by Stella Morabito

Do you know your neighbor’s or co-worker’s or classmate’s real opinions about genderless marriage?   Or do you simply know what they say they believe?  Or, do you – and they — tend neither to ask nor to tell on such hot button topics? 

If the latter, this is likely due in part to the appearance that genderless marriage has gained widespread political support over the past decade.   But we should take note that the drift towards genderless marriage has had nothing to do with real debate.  It is a trend that was manufactured primarily through the dictates of political correctness and suppression of dissent.

The key question for supporters of traditional marriage is how to undo the damage to our social infrastructure in the face of this suppression.  The good news is that we do have a template for such an effort:  one of the greatest ironies today is that the pro-life position is winning on the public opinion front just as supporters of genderless marriage are claiming victory.

Persistence is always key.

Consider the recent cover of Time Magazine:  in the 40 years since Roe v. Wade, American public opinion has been shifting decisively in favor of life.

How did this happen?  After all, the odds were stacked against any resurgence of a pro-life ethic after the 1973 Supreme Court voted 7-2 in favor of abortion.   The “pro-choice” position has since seemed firmly entrenched, repeatedly preached by Hollywood, academia, the mainstream media.  And don’t forget what they trumpeted about the opinion of youth:  irreversible, the wave of the future.

But we cannot forget that the fear of ostracism is a very powerful motivator, especially for youth. It is an especially powerful means of silencing expression and driving public opinion.  Silence leads to the implication of consent which begets more silence which promotes the opposing view.

I know, because I lived it.  When I was in college, I sensed that people often assumed I was “pro-choice,” even though the idea really didn’t set well with me.  Those who were in favor of abortion were never shy about saying so.  Those arguing against paid a high price socially. I regretfully took the low road by avoiding the topic, mostly remaining silent when it came up. In other words, I implied consent.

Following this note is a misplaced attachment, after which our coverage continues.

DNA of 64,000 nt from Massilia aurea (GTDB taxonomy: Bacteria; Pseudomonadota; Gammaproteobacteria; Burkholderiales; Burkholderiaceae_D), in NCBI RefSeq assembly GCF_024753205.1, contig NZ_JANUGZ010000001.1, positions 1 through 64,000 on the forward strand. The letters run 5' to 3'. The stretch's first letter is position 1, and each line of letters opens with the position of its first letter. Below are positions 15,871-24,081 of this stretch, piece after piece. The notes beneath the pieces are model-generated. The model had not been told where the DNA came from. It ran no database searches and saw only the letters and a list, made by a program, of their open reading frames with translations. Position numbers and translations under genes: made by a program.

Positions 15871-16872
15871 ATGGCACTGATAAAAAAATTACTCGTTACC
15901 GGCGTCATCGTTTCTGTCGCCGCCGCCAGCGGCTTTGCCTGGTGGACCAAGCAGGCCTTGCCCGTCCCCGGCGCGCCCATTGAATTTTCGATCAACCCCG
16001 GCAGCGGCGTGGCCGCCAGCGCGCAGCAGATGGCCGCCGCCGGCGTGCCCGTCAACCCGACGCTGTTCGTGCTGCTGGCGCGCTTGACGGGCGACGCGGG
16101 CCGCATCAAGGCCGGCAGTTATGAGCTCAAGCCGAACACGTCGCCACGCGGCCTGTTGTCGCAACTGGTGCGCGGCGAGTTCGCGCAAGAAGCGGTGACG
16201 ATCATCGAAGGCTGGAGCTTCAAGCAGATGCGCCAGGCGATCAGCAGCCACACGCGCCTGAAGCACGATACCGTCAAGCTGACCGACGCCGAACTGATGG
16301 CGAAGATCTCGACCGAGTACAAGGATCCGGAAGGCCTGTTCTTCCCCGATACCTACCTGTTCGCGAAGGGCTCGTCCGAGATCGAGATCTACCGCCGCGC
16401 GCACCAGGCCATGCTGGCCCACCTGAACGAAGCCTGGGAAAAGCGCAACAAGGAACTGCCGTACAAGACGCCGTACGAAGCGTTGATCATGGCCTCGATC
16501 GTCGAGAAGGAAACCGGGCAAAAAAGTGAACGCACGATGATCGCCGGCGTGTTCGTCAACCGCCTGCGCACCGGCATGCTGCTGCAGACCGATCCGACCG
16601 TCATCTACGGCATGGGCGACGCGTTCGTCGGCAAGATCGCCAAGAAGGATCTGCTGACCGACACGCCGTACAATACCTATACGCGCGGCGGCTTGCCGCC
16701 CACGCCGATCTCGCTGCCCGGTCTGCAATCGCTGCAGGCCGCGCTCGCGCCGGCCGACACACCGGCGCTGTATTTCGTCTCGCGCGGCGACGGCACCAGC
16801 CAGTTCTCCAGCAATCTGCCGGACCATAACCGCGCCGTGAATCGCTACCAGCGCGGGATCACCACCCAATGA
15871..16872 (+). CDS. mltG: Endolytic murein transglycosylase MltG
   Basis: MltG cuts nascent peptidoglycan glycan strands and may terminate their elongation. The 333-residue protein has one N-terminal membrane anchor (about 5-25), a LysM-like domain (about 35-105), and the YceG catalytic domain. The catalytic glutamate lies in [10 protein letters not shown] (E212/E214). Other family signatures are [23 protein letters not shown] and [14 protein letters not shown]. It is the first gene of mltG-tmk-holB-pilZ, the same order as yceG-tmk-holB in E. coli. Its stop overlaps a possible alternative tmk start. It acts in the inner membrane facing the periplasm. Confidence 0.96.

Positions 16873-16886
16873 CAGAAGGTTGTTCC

When we decide to withhold our views – for whatever reason – it affects our perceptions of what others believe and their perceptions of what we believe.  Those perceptions take on a reality of their own.

If enough individuals allow their views to be suppressed, a sense of marginalization and isolation inevitably sets in.  I hit a point at which I felt that my pro-life views were in a distinct minority and that most people, especially anyone who seemed well connected socially, must be “pro-choice,” whether they said so or not.

Then, one day in my professional life a co-worker, who was following news about the Supreme Court’s Webster decision,  said with some angst “abortion is such a sad and terrible thing.” She had no idea where I stood, and she didn’t care.   I was astonished to hear this from someone I would have otherwise assumed was on the other side.   Her willingness to speak from her heart in turn heartened and emboldened me.  It had an enormous effect on my thinking and my life.

There are many different reasons for the turnaround on abortion.  Those on both sides have been exposed to sonograms with powerful images of their own unborn children.  Most rational beings tend to mellow over time, especially after the stridency of radical feminism wears thin, along with the culture’s tiresome celebration of mechanical sex.

But fundamentally, public opinion shifted because enough truth-loving people refused to remain silent and were diligent even in the face of marginalization and demonization by society.

Powerful voices — seemingly under the surface since 1973 — refused to be silent about the cruelties and injustices of abortion.    A host of organizations were founded to keep the issue alive and to argue, to persuade, and to change hearts and minds.  They include Jim McFadden’s premier journal, The Human Life Review; thousands of crisis pregnancy centers attending to the needs of unmarried pregnant women; and Mary Cunningham Agee’s Nurturing Network that provides compassionate support to pregnant single professional women and college students.  Many more organizations played key roles.

In the face of seemingly unstoppable forces supporting genderless marriage, we must again find the courage to stand up and be heard, and regroup our efforts to revive the family.   Sure, we will be resisted and marginalized by anti-family forces.  But as the damage from genderless marriage sets in, pro-marriage organizations – following the lead of the National Organization for Marriage and The Ruth Institute — will mushroom and work in the same manner as pro-life forces.  They will bring forth persuasive arguments in the war of ideas, show compassion to the afflicted, and bring hope to the alienated.

But positive change in the marriage culture will come a lot more quickly if increasing numbers of individuals choose to reach out and express their opinions to others they know in daily life.  Just a word of self-identification to a neighbor, a co-worker, or a classmate has ripple effects we cannot predict.

When you speak out in favor of marriage and life, you are building safe harbors for more like-minded people to express their beliefs, culminating in a cascade of truth that shifts public opinion.

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